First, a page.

Capitalists are not all nice but…

I’ve given up on “Capitalism can cure climate change”
on Brussels Blog. This post includes some bits from that piece.

I know the gist of what I want to say: We must control capitalism and use its power to save the world from climate disaster. For those that care about people, that means giving everybody a share of the rewards from capital assets. I have written about this in Stop growth, redistribute wealth and try to save the planet and Amartya Sen on growth and climate.

Are capitalist psychopaths? Are big companies dangerous?

Interviewed by Forbes Magazine about his book, “The Psychopath Test: A Journey Through the Madness Industry”, Jon Ronson said

I think my book offers really good evidence that the way that capitalism is structured really is a physical manifestation of the brain anomaly known as psychopathy. However, I wouldn’t say every Fortune 500 chief is a psychopath. That would turn me into an ideologue and I abhor ideologues.

The minor capitalist and academic sitting next to me has just said “The bigger the capitalist, the worse they are”. Well, capitalist guru, Adam Smith, agreed.  His ideas may have been captured by apologists for crony capitalism but he disliked the power and influence of large international companies.

Such companies, in Smith’s view, had corrupted and captured many European and non-European governments and undermined their societies’ ability to engage in peaceful transnational affairs and equitable self-rule.


Is capitalism innovative?

The New York Times have an interesting article,  Why Can’t America Be Sweden?, on the work of Acemoglu, Robinson and Verdier.  This says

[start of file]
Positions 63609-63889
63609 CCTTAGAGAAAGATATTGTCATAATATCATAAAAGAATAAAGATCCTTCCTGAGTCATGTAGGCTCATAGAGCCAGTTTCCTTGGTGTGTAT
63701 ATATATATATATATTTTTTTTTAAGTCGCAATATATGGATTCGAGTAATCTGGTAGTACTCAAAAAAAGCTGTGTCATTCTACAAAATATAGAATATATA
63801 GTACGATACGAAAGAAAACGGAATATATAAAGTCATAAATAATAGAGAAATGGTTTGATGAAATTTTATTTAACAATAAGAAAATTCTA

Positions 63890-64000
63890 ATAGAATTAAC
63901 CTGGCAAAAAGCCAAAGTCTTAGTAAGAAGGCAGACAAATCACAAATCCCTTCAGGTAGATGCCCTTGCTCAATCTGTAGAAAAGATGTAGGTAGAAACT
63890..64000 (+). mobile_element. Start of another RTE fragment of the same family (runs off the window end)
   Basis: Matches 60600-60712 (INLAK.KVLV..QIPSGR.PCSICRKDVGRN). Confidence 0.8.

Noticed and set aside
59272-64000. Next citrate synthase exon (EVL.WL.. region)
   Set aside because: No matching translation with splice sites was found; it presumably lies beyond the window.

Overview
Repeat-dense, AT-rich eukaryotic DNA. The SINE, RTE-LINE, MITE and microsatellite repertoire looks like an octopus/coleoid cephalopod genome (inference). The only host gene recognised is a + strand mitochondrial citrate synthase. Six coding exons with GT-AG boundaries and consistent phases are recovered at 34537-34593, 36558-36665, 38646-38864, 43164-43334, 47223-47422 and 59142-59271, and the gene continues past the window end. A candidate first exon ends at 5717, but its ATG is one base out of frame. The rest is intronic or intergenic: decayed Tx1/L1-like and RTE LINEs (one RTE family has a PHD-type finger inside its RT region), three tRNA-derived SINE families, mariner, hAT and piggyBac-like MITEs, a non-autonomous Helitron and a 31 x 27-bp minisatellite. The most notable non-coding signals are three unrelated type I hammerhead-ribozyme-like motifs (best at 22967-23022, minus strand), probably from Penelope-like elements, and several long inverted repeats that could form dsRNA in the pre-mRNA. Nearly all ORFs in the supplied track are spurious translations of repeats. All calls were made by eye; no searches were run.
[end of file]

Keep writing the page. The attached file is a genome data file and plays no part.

Asked for examples of America’s leading role in innovative enterprise, Acemoglu listed: “Software (Google and Amazon), hardware and design (Apple), social networking (Facebook and Twitter), biotech, pharmaceuticals, robotics, nanotechnology, entertainment and retail (Wal-Mart).”

Like many others, I’m not very impressed – particularly on innovation in software. Many of the best known like Facebook, Skype and Visicalc (the first spreadsheet) were written by one or two people as a challenge – because they could do it. Innovative software rarely starts with big teams.

The success of America’s “innovative enterprise” is pushed along by the lawyers building war chests of patents and other intellectual property for corporations. It also helps to be in a large market with good access to capital and have corporations with marketing muscle and be in a country that can change the law on intellectual property to tax the whole world.

Big corporations must be put to work

Large scale capitalism may be run by psychopaths. Corporations may corrupt and capture governments as Adam Smith described. They may not be as good at innovation as they claim but now is not the time to  destroy them – even if we could.  Given the current climate crisis, governments may need root out corruption and undue influence but the top priority is to set the conditions for a transition to a low-carbon existence.

That means prototyping low-carbon lifestyles that the people of the world can accept.  See A market in prototype neighbourhoods.

Big corporations have the power  and scope, which would enable them to do this.

The obvious mechanism to incentivise these corporations is a very large carbon tax.

And if they require some innovation, they can give me a call.

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